ShawnHessinger commented on the following stories on BizSugar
Martin, Sorry, just saw this comment. Yes, I think that's the way to go and I'd add a similar strategy is probably best on other channels like Google Plus and Facebook too. I think it's possible to quickly get lost maintaining too many things if you happen to be running several businesses at once."
Hi David, Seth seems to be talking about the backlash against freemium and free products and services here. That backlash, however, will never be complete, just as the organic food industry never eliminated McDonald's. However, I think there's also a subtext in this post. It's critically important to understand that all attention isn't the same, that if you really use any means necessary to draw interest to your product or service, there's no way of knowing the right group of people will show up. "
Great list, though I'd argue Seth Godin's is more of a marketing blog. In any case, I'd say studying more financial management is something many entrepreneurs could stand to balance out the creative ideation and give your business model a bit more grounding. "
Adam, Thanks for sharing Dave's post. Would you agree that creating a quantifiable list of enthusiastic followers is a benefit in any business, not just blogging? What are some recommendations you'd make about collecting contact data from your fans and community?"
Hi Martin, What a fascinating topic (and humorous product!) I love hearing about bootstrapping on products that are not digital. Here's a product that had to be mass produced and physically sold. Yet, there was no big budget, no investors and the principles of the business are still debt free!"
Hi Arshad, I don't know if it's possible to put things more clearly. We hear about these principles often but I think looking at the statistics is a wake up call. This isn't opinion about what makes good customer service alone. There are some fairly compelling numbers to back it up."
Hi Tom, After reading the post, and the comments thus far, I'd have to say that, while I think Google could certainly use more competition in the search engine field, I'm not sure results are really worse or less relevant than they use to be. However, maybe this has to do with what you're looking for. And maybe what I'm really suggesting is that content at the top of searches seems more authoritative and less spammy. I think the great balance for Google actually has to do with the attempt to get content that is both authoritative and up-to-date. An increasing focus on news and the latest posts may be hurting both users and content producers. It's sometimes harder to find the best content if it doesn't also happen to be the latest. I'm curious. In what way do you feel content from searches has become less relevant? "
Hi Tom, Thanks for the clarification. I think I'd agree in the sense that, if you were to track, say, tech news on an aggregator like TechMeme, for example, you would certainly be missing plenty of breaking news on Google. (And much of that is coming from admittedly smaller websites.) Or at least you might be missing that news unless or until it is picked up by a larger, more established website. That said, there was a time not so very long ago (definitely in my memory) when Google was routinely serving up scraped content who's only possible advantages over the original might have been that it was published more recently and keyworded both on page and off more aggressively/shamelessly. Such results are generally not admitted with Google's new tweaks, or at least are not being shown in search results as high up as they once were. I can understand the frustration on the part of Web publishers trying to get their content found. But from a user's perspective, I think we must all understand that, for their purposes, the results probably seem more helpful and relevant than what they once had. "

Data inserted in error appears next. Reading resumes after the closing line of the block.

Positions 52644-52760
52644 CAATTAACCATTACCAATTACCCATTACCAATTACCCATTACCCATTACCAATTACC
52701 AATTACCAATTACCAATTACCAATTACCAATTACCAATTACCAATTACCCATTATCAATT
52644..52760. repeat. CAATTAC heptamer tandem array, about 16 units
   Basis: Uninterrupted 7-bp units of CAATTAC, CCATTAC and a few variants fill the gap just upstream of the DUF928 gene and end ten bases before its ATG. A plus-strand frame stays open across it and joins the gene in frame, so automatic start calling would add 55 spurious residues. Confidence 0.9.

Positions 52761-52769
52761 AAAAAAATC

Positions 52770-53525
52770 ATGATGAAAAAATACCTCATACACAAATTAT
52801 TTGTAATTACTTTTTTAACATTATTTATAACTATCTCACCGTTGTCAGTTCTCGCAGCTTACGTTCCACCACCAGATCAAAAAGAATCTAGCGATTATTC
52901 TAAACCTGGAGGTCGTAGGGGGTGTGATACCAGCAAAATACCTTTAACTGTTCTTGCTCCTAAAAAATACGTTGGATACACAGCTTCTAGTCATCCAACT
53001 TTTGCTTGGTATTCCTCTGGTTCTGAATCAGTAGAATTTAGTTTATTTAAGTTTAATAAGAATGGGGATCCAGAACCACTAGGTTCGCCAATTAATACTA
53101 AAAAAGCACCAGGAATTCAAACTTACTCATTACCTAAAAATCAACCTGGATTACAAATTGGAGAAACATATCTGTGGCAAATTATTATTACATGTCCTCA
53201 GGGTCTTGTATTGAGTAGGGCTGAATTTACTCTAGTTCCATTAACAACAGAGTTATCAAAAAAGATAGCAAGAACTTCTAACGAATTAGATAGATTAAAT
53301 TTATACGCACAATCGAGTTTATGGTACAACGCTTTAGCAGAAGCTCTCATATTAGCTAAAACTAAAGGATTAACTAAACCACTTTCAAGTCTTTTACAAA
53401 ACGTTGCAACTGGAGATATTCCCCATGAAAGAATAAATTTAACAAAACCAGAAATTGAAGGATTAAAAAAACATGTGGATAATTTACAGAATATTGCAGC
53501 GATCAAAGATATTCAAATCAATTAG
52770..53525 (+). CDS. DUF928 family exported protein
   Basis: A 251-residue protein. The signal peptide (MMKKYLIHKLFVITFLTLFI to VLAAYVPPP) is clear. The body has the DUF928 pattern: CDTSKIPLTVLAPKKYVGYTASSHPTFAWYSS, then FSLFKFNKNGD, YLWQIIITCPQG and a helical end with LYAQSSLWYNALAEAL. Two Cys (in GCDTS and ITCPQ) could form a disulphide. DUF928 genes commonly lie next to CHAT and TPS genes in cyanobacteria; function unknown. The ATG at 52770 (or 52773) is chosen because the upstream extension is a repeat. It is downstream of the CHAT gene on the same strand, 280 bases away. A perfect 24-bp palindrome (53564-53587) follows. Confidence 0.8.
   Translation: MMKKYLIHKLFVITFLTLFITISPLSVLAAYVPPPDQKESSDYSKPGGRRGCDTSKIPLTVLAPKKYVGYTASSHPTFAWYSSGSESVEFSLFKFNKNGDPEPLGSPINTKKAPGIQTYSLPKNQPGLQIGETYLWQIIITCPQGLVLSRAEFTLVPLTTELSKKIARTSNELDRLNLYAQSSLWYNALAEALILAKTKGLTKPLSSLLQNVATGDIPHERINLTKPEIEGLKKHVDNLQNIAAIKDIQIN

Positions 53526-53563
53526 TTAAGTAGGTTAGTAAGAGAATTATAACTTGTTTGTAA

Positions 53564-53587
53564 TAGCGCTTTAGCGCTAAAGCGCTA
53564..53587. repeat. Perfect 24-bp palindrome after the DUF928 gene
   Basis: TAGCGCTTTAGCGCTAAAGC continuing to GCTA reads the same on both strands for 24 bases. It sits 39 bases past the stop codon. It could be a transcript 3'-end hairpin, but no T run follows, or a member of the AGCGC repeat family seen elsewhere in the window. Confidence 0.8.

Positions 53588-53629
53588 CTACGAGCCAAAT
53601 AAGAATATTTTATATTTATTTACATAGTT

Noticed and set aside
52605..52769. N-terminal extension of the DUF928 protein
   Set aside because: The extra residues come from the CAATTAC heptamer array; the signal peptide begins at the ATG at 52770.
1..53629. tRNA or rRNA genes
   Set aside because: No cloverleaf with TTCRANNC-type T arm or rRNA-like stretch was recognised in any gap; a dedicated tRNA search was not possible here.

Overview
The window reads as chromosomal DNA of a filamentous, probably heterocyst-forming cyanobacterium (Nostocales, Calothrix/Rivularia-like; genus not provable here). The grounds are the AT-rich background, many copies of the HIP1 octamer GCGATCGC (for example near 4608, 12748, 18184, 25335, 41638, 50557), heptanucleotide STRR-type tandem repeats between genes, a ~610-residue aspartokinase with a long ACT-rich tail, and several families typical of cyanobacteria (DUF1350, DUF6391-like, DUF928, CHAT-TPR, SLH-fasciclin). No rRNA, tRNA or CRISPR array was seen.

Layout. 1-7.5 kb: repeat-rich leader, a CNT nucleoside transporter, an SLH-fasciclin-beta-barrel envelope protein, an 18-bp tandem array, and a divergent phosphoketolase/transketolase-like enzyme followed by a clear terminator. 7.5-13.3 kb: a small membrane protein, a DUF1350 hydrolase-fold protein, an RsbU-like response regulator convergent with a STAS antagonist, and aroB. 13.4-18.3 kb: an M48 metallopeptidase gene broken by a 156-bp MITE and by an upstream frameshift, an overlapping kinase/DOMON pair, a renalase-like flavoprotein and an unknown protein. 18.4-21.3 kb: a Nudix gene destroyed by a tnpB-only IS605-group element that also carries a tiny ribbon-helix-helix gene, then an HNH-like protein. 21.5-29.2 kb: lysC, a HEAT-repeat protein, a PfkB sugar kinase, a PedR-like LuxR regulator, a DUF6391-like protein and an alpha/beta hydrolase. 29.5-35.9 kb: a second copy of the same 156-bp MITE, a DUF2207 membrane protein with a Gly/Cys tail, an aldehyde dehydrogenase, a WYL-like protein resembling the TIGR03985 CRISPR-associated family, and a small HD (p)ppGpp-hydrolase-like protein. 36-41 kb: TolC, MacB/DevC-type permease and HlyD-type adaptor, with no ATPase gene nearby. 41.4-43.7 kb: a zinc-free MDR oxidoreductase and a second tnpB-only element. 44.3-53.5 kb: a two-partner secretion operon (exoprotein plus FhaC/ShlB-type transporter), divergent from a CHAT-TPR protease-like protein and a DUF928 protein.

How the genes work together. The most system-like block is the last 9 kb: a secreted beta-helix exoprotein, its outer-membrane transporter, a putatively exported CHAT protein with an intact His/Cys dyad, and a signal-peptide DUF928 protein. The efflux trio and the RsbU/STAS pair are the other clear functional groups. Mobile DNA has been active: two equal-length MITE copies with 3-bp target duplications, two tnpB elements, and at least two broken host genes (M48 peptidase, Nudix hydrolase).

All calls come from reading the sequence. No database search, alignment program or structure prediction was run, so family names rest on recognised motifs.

Hi Tom, I think one thing many of us have heard when exploring financing for a business is that, for loans, some kind of collateral will be needed. Essentially lenders, at least to me and others I know, have always explained that funding of this kind is dependent upon you having some tangible asset you can use as a guarantee. Are there exceptions to this basic fundamental principle? And, if not, why aren't more discussions on business finance prefaced by mentioning this basic fact? It would be helpful for entrepreneurs starting with little or no potential assets to know from the beginning that they will most likely need to seek another source of funds. "
Hi Veronica, This is a great list (even if it is a bit bare bones.) I'm wondering if you could put some meat on these bones. For example, when we say "define your target audience," is this the audience we want, or, in the case of a brand that already has a following, who we believe that audience to be? How do we make sure we aren't deceiving ourselves about the people who would truly be interested in our brand, business or product? When we say "define your message," how? Can you suggest some steps or a best way to go about this? It can be deceptively complicated. What are your recommendations for defining an effective marketing message that says exactly what you want it to say? "Find your channels." What's the best way to decide what channels are best for our business or brand? Should we use Facebook, Twitter, Pinterest, all of the above? Or are there some of these channels where we might just be wasting our time? I think it would be great if you could fill in some of the details here for the rest of the BizSugar community. Thanks!"